A half full thinker postpones this thought process until they’re on their deathbed, and until the doctor utters the prognosis. Even then, the half full thinker may never accept those words. They’ll deny that death will happen to them. Somehow, they think that they’re more special than the rest of the universe and that they transcend the nature of death.
This is the ego speaking.
The ego tells you that you are special. The ego tells you that you will leave a legacy. The ego tells you that you have too much to live for to die.
But the ego is an illusion.
Ultimately, everyone is part of something greater. We’re part of the universe and the universe is a part of us.
Yes, the universe is amazing and nature is beautiful and it’s incredible how lucky we are to be existing on the earth, but at the same time, we’re also a part of a world where humans are destroying nature, humans are enslaving other humans, and humans are killing other humans.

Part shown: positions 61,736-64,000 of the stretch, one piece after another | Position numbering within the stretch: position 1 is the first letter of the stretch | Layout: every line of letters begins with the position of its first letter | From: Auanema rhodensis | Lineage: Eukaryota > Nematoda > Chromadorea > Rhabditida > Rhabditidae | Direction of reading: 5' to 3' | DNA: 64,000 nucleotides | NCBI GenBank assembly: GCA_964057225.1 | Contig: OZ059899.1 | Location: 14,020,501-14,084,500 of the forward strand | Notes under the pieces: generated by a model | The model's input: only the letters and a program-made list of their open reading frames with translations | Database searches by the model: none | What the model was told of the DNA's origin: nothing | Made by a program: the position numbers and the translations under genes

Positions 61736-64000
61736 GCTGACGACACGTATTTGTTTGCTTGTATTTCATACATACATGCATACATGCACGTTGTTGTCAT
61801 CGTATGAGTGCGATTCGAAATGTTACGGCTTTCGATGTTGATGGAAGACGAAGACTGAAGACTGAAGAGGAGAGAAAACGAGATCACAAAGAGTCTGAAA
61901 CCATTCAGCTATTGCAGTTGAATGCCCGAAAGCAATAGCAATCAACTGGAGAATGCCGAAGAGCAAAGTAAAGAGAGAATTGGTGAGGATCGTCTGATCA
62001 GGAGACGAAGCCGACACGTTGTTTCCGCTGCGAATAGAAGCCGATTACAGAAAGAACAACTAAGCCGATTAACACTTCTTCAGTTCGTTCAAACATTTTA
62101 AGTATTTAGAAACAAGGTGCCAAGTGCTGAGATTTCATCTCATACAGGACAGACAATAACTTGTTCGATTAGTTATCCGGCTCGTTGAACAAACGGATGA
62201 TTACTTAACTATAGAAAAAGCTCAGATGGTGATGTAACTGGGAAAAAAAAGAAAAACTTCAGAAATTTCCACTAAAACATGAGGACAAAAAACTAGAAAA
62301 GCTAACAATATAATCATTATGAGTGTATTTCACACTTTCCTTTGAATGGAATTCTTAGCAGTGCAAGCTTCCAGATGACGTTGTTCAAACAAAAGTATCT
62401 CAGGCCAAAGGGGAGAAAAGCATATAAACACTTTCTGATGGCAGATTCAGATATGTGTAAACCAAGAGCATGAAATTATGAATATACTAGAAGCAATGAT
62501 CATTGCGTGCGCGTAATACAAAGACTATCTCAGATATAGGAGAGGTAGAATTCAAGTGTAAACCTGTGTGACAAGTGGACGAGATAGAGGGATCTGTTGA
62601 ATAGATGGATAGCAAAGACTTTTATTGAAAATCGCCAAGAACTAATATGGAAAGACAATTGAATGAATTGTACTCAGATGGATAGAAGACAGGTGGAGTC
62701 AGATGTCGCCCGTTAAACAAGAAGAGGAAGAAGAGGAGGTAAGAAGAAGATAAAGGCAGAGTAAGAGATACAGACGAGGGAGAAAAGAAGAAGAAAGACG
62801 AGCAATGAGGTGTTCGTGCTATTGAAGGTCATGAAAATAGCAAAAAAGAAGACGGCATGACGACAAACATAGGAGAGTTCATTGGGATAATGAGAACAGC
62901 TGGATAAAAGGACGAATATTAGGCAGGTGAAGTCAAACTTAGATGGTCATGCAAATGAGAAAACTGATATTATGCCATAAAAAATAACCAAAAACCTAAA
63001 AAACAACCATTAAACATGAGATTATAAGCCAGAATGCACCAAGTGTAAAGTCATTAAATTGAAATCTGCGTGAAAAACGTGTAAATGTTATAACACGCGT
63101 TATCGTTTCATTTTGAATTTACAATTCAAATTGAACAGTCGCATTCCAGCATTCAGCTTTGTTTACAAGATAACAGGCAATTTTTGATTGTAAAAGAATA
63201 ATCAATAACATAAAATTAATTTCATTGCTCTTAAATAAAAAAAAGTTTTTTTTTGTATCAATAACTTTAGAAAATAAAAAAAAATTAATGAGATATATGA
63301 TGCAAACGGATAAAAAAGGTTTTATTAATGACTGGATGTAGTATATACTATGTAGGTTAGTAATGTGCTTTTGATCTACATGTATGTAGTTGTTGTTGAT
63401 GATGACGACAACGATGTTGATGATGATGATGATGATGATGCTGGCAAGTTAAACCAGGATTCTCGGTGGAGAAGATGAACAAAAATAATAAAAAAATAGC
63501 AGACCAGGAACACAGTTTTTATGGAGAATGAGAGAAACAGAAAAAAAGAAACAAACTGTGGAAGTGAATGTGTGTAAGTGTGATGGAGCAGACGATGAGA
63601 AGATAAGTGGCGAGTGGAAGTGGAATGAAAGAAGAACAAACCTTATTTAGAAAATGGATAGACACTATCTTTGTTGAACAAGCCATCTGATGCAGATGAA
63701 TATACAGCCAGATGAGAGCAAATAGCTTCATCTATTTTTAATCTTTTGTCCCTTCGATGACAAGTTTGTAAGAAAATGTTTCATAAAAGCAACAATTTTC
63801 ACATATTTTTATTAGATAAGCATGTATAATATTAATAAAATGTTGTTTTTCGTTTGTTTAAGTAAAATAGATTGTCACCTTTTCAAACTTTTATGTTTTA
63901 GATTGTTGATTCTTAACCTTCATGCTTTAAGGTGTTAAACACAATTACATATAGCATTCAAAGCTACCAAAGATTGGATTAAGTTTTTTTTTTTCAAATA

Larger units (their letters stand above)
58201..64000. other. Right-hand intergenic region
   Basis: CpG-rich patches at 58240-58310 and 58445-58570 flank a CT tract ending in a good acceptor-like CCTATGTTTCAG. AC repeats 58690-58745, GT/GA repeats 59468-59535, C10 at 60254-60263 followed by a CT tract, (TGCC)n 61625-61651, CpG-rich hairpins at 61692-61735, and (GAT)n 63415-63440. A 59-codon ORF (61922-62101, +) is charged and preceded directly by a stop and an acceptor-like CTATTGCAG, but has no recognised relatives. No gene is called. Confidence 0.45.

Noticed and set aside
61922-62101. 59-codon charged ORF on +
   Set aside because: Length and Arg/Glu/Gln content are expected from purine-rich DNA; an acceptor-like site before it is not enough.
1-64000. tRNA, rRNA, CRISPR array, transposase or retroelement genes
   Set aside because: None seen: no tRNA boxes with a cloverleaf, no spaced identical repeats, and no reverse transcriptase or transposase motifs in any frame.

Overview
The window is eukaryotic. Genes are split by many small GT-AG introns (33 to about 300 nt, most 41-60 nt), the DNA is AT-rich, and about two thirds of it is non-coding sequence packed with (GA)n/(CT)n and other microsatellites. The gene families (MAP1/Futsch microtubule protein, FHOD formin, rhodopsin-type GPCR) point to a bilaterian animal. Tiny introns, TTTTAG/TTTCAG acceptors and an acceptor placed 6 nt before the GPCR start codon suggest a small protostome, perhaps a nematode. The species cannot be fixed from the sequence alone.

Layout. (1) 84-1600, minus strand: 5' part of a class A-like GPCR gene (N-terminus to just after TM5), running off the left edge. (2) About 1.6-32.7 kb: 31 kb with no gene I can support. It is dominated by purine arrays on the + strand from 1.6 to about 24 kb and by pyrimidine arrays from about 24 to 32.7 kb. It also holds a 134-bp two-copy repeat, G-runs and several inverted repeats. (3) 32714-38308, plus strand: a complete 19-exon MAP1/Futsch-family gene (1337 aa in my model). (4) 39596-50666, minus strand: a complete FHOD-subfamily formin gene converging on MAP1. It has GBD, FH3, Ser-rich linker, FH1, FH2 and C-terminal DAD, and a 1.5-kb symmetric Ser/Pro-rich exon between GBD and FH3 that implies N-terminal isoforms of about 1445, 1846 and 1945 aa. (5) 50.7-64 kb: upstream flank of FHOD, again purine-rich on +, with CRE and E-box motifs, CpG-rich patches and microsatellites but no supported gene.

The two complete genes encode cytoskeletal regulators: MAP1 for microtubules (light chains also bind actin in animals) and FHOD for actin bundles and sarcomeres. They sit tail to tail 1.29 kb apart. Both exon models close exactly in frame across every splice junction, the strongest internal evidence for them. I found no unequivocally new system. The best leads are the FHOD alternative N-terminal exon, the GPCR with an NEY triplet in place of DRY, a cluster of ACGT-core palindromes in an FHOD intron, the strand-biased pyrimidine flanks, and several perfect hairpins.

And we have to accept this.
Once we release from our ego and accept the world for what it is and embrace reality, then we can let go.
Realize that once we die, there is nothing.
Religious believers will argue that there is an afterlife and to think that there isn’t is wrong.
Yes it is, and no it isn’t.
It’s right to the religious believer, but it’s not wrong to someone who doesn’t believe in an afterlife. Life has the meaning you give to it.
Here is my point…
Let’s imagine there is a cup, and the cup represents you. As you pour water into the cup, you feel more “happy,” “fulfilled,” and “right,” by your definitions of the words. You eventually pour water into the cup so that 50% of the cup is filled.
In this worldview, if the water fills 100% of the cup, you’ve attained complete happiness and fulfillment in your life. For most people, that’s the end game.
I’m here to tell you that in the pursuit of filling your cup, you’ll realize that it can never be filled completely.
It can never be filled completely because there will always be negative external factors that prevent you from continuing until 100%.
So how do we achieve fulfillment?
Take the cup away.